States Take Steps to Limit School Surveillance of Student Social Media Pages
Written by Alex Bradshaw
It’s no secret that schools across the country regularly monitor students’ social media pages. In Florida and California, for example, school districts hire “social media listening” services to monitor students’ pages for threats of violence. The New Jersey department of education has used social media monitoring to flag violations of state Common Core testing rules. A law just went into effect in Illinois that actually gives schools the right to demand login credentials to a student’s social media account.
Federal student privacy laws do not address social media surveillance, and few state laws prevent schools from accessing content students post on social media pages that are not private (such as a public Twitter feed). However, states have proposed laws that prohibit schools from compelling students to allow access to or provide login credentials for their private social media accounts. Alaska, DC, Missouri, Minnesota, and North Carolina recently introduced such bills. These proposed laws are modeled after draft legislation released last week as part of the ACLU’s #TakeCTRL campaign. Additionally, Wyoming introduced a similar bill in October.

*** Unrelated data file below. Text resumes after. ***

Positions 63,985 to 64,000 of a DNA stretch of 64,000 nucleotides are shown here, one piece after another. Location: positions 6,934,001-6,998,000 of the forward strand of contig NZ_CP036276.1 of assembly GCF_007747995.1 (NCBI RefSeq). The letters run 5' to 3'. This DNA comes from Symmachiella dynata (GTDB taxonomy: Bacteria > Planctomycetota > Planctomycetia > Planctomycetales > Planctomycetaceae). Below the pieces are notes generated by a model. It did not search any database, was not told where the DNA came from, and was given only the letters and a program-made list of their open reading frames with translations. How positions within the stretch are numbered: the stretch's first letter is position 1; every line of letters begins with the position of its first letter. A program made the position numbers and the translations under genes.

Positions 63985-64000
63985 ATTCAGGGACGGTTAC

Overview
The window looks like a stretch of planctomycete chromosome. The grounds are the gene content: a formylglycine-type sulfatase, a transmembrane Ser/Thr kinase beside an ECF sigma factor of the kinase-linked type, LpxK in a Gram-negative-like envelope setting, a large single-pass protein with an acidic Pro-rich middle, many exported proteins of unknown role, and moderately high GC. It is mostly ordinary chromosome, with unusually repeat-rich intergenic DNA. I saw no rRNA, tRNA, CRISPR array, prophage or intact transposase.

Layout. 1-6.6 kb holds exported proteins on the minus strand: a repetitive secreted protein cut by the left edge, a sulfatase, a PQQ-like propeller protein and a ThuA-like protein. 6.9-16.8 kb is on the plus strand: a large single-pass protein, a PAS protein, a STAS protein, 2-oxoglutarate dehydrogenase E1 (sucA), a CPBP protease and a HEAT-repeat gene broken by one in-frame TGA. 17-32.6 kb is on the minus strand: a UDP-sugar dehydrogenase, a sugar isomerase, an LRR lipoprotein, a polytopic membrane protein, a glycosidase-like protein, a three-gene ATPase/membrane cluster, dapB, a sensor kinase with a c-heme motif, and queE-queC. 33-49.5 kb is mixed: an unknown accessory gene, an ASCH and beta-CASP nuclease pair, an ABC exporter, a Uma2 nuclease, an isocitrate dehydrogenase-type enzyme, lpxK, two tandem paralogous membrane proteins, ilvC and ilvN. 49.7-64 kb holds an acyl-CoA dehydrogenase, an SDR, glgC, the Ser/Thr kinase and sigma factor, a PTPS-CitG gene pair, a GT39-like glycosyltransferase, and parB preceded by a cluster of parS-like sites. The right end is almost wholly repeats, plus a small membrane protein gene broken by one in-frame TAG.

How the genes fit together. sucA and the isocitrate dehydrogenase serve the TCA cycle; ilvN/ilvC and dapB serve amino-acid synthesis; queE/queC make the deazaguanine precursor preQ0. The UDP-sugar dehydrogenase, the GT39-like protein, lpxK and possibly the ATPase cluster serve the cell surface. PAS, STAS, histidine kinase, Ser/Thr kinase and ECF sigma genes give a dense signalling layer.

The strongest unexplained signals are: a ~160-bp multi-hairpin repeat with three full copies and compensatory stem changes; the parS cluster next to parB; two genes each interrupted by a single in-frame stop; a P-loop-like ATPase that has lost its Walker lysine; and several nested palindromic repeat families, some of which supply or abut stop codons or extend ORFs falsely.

While bullying, harassment, and gun violence are very real threats in American schools, invasions of students’ privacy on social media is not the cure-all.
It’s good to see states limiting third party access to students’ social media accounts in this manner. While bullying, harassment, and gun violence are very real threats in American schools, invasions of students’ privacy on social media is not the cure-all – or even a partial remedy, for that matter – to these threats. There’s little evidence of increased social media surveillance leading to a reduction in school violence. Though social media pages may occasionally reveal risks to a student or school community, false positives are likely common. Imagine the occasions when a teen’s online joke to their friend that they’d “die” or “kill” for something triggers surveillance technology to erroneously report the student to school or local authorities. Monitoring social media for signs of student rule-breaking could cause similar mistakes. In New Jersey, for instance, a student was reportedly suspended after a company conducting social media surveillance for the department of education incorrectly reported that the student tweeted a picture of the state’s Common Core test.